Rapaport Magazine
Style & Design

Through the eye of a needle

Goldsmith Tura Sugden sets diamond slices and portrait cuts in slender, wiry frames that draw on her background in sewing.

By Jennifer Heebner

Images: Tura Sugden. 

When Tura Sugden was a child, her grandmother gifted her a sewing machine, unknowingly charting a creative course for the future goldsmith and influencing her design DNA.

Sugden made little purses, but never a garment. “I was more interested in the details of the stitching than actually finishing pieces,” recalls the jewelry designer, whose signature style now features a needle-eye motif and wire-thin bezels that let flat diamond cuts take center stage.

While studying fine arts at university — she thought she might be a sculptor — she took a metalsmithing course and got hooked. At 20, she shifted her focus to jewelry, and a year later, she started working as a goldsmith’s assistant. She spent seven years acquiring advanced metalsmithing skills at programs all over the US, from California to Kansas, as well as abroad in Belgium. By 2013, she was ready to debut her own hand-fabricated jewelry line.

Enamored of diamond slices, she aimed to develop a setting that would enhance the stones’ dimensions while highlighting the beauty of the gold. “I didn’t want to hide the metal behind the stone,” she says. “This led me to building my elevated settings, which began to influence my entire collection.”

Slim aesthetic

Her brainchild was wire bezels with the same lean profile as the thread she’d once used to sew. The bezels framed short diamond slices at an elevation, creating an airy and architectural vibe with plenty of negative space. When developing chain, she once again borrowed from her sewing background by using a repeating needle-eye pattern.

“I really liked that element visually, and now I use it in a lot of my designs,” she says. Those include her cuffs, which are a best seller.

As for the flat rose- and portrait-cut diamonds she uses, there are several reasons she favors them. First, the silhouette: string-thin and window-like for maximum viewing of the crystal structure. Then there are the flat backs of rose-cut diamonds, a nod to vintage jewelry; Sugden likes them for their older look and for the treasure hunt that finding a good one entails. Finally, customer preference plays a role in her affinity for slim stones, since many clients today want that low-setting look for wearability.

“Diamond slices are each so unique,” she remarks. “My elevated settings give dimension to them, lifting them off the skin subtly to let light in and balance the artisanal craftsmanship of the goldwork with the beauty of the diamond.”

Ethical emphasis

Responsible sourcing is an important part of Sugden’s business. Her father, a biologist and environmental-rights activist, instilled in her a desire to minimize her impact on the earth.

Today, her green efforts start with her stone-buying. She shops recycled, antique and post-consumer diamonds, and purchases from small-scale cutters and sellers who often source directly from mines.

“The first step toward responsible sourcing is to close the gap from mine to market,” she explains.

Her precious metals of choice are recycled gold and platinum from sources monitored by the Responsible Jewelry Council (RJC). Then there’s her certified Green Business status in San Francisco, California, where she is based. To maintain the status, Sugden complies with strict requirements, such as using a specialized air ventilation system.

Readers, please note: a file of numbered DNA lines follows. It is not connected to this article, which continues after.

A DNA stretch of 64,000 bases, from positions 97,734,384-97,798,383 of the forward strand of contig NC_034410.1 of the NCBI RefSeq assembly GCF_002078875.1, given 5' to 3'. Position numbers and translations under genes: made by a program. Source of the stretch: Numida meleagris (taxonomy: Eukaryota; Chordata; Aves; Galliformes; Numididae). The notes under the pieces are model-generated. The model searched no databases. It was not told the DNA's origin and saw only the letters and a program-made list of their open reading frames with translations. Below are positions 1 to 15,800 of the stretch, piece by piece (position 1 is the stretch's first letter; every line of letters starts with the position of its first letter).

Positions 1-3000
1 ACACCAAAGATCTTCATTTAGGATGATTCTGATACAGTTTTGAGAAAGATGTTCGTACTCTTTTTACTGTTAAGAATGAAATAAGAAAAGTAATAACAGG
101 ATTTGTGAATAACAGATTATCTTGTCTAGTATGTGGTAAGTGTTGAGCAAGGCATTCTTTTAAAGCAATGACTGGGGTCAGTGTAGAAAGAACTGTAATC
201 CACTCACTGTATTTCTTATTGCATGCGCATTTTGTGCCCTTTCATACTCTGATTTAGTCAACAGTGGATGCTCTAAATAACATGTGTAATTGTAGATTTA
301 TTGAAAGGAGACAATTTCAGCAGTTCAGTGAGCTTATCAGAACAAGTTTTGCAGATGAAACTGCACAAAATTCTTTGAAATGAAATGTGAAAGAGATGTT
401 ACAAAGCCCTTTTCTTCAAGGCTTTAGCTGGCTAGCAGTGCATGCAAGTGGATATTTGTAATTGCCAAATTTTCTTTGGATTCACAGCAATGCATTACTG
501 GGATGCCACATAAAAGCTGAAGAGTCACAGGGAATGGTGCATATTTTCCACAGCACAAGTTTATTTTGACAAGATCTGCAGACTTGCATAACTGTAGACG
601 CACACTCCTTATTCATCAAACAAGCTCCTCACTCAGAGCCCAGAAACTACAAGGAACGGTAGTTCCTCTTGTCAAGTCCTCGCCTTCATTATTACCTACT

“The range of ethics in jewelry is broad and not well defined,” she comments. “It’s important that my company be transparent, minimize our carbon footprint, and not contribute to human rights abuses in other countries.”

A serendipitous outcome of these actions is that they appeal to young shoppers who want to know about the ethics of the companies they support. Sugden is happy to be in the hot seat. “It pushes me to find more transparent sources.”

Artisanship matters

Staying small-scale is another priority for Sugden. There is no outsourcing to casters and stone-setters, because all designs are made in-house. She thinks of this production as both a promise of quality and a nod to her artisan roots — her preference for combining a modern design sensibility with old-world techniques.

One example of her love for craftsmanship is the German blow pipe she uses to solder intricate pieces — some with up to 100 seams. To use it, a jeweler manipulates a fine flame of propane through a mouthpiece, keeping a steady hand. “It’s an ideal instrument and a rare tool to find in a modern jewelry studio,” she says.

Her clients, including other metalsmiths, recognize her devotion to her craft. Fellow jeweler Sarah McGuire sells Sugden’s and others’ work along with her own pieces out of her Sailor boutique in Chicago, Illinois. “[Sugden’s] Riverside chain is absurdly labor-intensive, but she does it,” marvels McGuire. “She thinks carefully about her mechanisms, and her connections are beautifully constructed.”

Sheri Evans of San Francisco retailer Metier feels similarly: “You can see the hand work in every piece. There are just not that many jewelers who make their own designs.”


Article from the Rapaport Magazine - January 2022. To subscribe click here.

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